Some scholars have pointed out that what’s going on with this chapter, chapter 9 in John, is a wonderful way to see how the writer himself has taken what may have been a simple miracle story that he got from tradition about Jesus healing a blind man, and he does a couple of things with it. For one thing he pulls up to the surface these themes about blindness and seeing, and coming from God, and this all plays into the identity of Jesus as the Messiah. Then he tells the story like the blind man is sort of like someone who comes to faith in Jesus as the Messiah, and he recognizes it. But sure enough, if he really confesses that he’s going to be thrown out of the synagogue, and so he leaves the synagogue and he joins up with Jesus. He’s thrown out of the synagogue; he becomes a disciple of Jesus. In other words, allegorically speaking, he has to leave the synagogue and, therefore, he becomes a member John’s church. There are other people who suspect that Jesus may well be the Messiah, they want to confess him, and they don’t do so because they’re afraid about being excommunicated from the synagogue.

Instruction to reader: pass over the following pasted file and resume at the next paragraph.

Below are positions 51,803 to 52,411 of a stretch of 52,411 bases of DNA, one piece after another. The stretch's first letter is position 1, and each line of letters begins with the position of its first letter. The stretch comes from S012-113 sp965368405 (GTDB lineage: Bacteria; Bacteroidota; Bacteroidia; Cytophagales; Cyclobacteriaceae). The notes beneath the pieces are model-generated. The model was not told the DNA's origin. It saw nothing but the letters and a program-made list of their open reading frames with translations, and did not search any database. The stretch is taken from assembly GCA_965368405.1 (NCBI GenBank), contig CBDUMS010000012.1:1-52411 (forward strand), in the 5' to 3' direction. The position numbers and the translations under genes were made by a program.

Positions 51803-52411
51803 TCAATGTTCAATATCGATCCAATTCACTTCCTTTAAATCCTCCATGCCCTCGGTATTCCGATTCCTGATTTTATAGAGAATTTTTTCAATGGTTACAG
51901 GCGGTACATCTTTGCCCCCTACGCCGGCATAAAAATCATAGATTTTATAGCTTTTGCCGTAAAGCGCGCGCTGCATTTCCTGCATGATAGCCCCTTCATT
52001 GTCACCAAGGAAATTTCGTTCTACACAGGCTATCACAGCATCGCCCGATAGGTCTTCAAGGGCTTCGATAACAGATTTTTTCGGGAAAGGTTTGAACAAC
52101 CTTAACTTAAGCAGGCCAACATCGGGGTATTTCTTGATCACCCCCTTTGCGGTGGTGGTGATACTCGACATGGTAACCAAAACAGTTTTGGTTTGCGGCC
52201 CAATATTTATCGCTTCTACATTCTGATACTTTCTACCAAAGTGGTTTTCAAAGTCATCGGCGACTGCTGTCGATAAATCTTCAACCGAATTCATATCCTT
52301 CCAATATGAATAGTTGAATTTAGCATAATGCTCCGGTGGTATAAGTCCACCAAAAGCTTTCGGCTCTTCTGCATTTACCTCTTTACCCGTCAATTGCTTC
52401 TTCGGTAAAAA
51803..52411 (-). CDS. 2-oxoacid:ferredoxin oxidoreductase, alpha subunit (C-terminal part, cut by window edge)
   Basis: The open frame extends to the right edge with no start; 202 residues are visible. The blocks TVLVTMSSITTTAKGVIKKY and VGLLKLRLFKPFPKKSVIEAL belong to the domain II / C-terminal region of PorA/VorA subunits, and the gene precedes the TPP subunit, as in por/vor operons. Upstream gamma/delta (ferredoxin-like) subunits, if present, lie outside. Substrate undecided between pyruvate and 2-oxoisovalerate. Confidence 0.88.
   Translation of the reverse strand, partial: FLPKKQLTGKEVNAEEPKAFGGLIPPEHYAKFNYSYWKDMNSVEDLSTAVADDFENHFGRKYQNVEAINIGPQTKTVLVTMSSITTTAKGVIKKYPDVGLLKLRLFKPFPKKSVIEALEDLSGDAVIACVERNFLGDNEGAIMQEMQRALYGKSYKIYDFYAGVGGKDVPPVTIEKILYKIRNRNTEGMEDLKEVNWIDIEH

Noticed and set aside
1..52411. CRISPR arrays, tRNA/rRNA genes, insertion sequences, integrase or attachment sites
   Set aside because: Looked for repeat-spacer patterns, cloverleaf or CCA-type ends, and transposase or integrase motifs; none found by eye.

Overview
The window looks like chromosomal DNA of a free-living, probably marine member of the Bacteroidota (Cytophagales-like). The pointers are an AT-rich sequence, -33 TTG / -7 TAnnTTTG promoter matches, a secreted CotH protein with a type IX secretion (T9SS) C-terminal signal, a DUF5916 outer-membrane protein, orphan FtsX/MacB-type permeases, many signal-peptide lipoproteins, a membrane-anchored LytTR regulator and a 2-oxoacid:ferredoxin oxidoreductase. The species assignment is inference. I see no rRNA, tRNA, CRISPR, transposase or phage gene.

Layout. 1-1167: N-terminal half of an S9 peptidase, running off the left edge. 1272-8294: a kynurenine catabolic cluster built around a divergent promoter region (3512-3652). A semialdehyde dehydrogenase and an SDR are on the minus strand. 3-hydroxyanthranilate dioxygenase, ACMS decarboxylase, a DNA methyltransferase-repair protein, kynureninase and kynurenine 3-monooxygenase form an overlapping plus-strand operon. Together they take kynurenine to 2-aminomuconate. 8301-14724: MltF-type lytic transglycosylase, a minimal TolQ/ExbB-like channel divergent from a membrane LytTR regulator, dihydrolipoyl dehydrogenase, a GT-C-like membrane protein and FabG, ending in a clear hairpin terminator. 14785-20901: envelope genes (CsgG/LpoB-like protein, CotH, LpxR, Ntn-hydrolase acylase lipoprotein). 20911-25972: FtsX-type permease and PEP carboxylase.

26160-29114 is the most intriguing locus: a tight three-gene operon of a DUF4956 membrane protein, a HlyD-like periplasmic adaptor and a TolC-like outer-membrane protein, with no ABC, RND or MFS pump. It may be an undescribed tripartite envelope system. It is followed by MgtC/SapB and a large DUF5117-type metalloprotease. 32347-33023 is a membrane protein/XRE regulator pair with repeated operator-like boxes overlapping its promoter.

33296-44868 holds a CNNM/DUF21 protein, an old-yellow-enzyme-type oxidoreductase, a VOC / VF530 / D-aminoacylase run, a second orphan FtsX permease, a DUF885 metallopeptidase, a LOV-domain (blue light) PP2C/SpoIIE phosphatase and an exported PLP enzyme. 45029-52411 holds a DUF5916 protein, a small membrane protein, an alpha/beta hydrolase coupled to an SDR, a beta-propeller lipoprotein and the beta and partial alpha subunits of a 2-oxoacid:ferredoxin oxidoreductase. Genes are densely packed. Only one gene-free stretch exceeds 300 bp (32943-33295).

Chapter 4. Johannine Christology [00:42:47]